Men's Wearhouse reported the 15th consecutive quarter of positive comps growth, which came in at 2.6% year-over-year, with most of the growth coming from in-store sales. Online sales also registered double-digit growth . On the back of positive comps and new store openings, revenue increased 2.8% versus the same period last year to $648.9 million.
Adjusted diluted earnings came in at $0.90 per share. The results were in-line with guidance and below 2012's third-quarter results, primarily due to a lower tuxedo margin.
Going forward, the company sees an opportunity for 100 full-line Men's Wearhouse stores and 100 outlet stores. It aims to open a total of 50 stores by the end of 2016 and it plans to take a pause at each step to ensure that its strategy has delivered the desired results.
Oxford Industries: away from the limelight
While the above two retailers are busy haggling with each other over take-over bids, investors can also look at another well-positioned company, Oxford Industries, in the men's casual-apparel space. Oxford Industries, the company that owns the Tommy Bahama, Lilly Pulitzer, and Ben Sherman brands, posted its third-quarter results just a few days back.
One of the most striking points about Oxford's results was that despite a fragile economy and the availability of many good deals elsewhere, Oxford was playing its own game of no-discount sales, and this panned out pretty well. Consolidated net sales increased 9% to $197.5 million which compares with $181.4 million in the same period last year. Earnings per share were in line with the company's guidance at $0.10.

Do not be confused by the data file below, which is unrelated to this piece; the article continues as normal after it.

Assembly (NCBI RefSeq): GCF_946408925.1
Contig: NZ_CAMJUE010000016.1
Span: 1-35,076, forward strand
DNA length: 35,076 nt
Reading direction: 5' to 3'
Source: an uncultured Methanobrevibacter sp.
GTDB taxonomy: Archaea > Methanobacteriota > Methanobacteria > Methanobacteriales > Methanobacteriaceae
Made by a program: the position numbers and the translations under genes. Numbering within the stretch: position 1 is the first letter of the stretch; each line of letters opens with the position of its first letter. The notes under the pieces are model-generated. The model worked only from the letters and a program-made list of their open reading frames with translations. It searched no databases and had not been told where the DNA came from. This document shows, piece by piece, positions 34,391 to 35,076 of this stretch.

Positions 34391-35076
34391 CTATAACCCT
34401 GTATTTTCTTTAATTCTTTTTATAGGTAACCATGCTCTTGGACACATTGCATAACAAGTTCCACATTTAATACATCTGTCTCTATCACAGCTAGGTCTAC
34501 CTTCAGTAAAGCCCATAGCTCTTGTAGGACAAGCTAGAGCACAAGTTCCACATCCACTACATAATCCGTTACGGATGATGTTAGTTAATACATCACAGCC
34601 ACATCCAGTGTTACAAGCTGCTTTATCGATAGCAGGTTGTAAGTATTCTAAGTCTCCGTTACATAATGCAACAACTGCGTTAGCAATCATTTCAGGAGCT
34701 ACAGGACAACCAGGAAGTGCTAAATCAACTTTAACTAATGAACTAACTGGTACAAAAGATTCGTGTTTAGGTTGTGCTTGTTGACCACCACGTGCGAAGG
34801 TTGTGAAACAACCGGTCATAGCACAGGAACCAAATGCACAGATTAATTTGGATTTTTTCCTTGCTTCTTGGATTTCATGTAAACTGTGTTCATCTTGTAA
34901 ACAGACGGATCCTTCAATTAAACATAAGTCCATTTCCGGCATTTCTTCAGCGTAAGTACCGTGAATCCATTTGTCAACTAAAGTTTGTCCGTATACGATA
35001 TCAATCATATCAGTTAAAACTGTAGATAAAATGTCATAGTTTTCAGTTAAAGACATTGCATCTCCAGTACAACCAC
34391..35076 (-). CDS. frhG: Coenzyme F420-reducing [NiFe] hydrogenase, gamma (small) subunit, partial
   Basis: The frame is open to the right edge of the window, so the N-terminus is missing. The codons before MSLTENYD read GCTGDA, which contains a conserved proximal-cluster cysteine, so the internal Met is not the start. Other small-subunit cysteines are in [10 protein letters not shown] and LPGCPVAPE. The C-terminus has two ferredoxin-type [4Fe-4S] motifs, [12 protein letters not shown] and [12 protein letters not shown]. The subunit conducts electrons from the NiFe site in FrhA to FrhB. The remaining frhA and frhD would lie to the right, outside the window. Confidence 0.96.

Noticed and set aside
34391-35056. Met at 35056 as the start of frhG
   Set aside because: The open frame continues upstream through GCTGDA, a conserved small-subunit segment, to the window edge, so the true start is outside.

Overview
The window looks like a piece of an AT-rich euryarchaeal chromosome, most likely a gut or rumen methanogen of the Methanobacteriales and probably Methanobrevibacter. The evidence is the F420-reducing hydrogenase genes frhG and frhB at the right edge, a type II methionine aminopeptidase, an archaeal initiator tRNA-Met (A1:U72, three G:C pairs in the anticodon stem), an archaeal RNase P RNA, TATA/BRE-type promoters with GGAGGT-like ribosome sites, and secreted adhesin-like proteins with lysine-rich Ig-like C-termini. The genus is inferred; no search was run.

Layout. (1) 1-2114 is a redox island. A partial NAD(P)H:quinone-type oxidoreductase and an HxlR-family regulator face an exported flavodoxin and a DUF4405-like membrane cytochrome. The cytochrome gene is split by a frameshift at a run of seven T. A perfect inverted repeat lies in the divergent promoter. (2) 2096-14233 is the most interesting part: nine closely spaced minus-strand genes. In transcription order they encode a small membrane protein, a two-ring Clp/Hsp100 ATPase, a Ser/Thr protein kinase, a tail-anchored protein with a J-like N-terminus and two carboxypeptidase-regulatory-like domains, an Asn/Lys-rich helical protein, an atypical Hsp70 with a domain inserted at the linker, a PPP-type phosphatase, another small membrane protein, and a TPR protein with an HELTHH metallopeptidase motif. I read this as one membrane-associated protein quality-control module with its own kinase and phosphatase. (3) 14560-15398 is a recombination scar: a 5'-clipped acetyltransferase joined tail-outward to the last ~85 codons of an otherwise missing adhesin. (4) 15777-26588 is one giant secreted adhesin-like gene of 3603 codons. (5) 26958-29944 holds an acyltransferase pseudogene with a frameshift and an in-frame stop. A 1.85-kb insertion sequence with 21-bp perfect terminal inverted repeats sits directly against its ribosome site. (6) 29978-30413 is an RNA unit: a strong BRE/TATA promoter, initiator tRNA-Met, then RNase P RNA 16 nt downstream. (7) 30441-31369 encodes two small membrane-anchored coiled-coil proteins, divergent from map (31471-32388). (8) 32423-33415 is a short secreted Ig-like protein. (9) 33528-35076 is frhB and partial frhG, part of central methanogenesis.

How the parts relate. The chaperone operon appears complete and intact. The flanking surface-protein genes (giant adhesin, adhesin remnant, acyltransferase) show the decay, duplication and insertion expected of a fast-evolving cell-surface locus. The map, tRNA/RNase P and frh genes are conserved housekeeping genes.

Six weeks into the fourth quarter, and most importantly in the midst of the holiday season, both Tommy Bahama and Lilly Pulitzer are seeing strength in the e-commerce channel and also in retail stores. Based on the trend so far, the company is confident of delivering a solid fourth-quarter result .
However, Oxford is quite expensive at a P/E ratio of 33.74, which is why conservative investors might consider staying away from it. Its revenue growth was in the single-digits in the previous quarter and investors might not find this good enough if they are looking to buy a stock that trades at such a high multiple.
Oxford is quite expensive compared to Jos. A. Bank and Men's Wearhouse. Both trade at 52-week highs, but Men's Wearhouse is cheaper at a P/E of 21.78 while Jos. A. Bank trades at almost 25 times earnings. Also, Men's Wearhouse pays a dividend with a yield of 1.40%, while Jos. A. Bank doesn't pay any dividend. Hence, investors looking for value in the men's apparel space may be better off looking at Men's Wearhouse.
Fool contributor Prabhat Sandheliya has no position in any stocks mentioned. The Motley Fool has no position in any of the stocks mentioned. Try any of our Foolish newsletter services free for 30 days. We Fools may not all hold the same opinions, but we all believe that considering a diverse range of insights makes us better investors. The Motley Fool has a disclosure policy.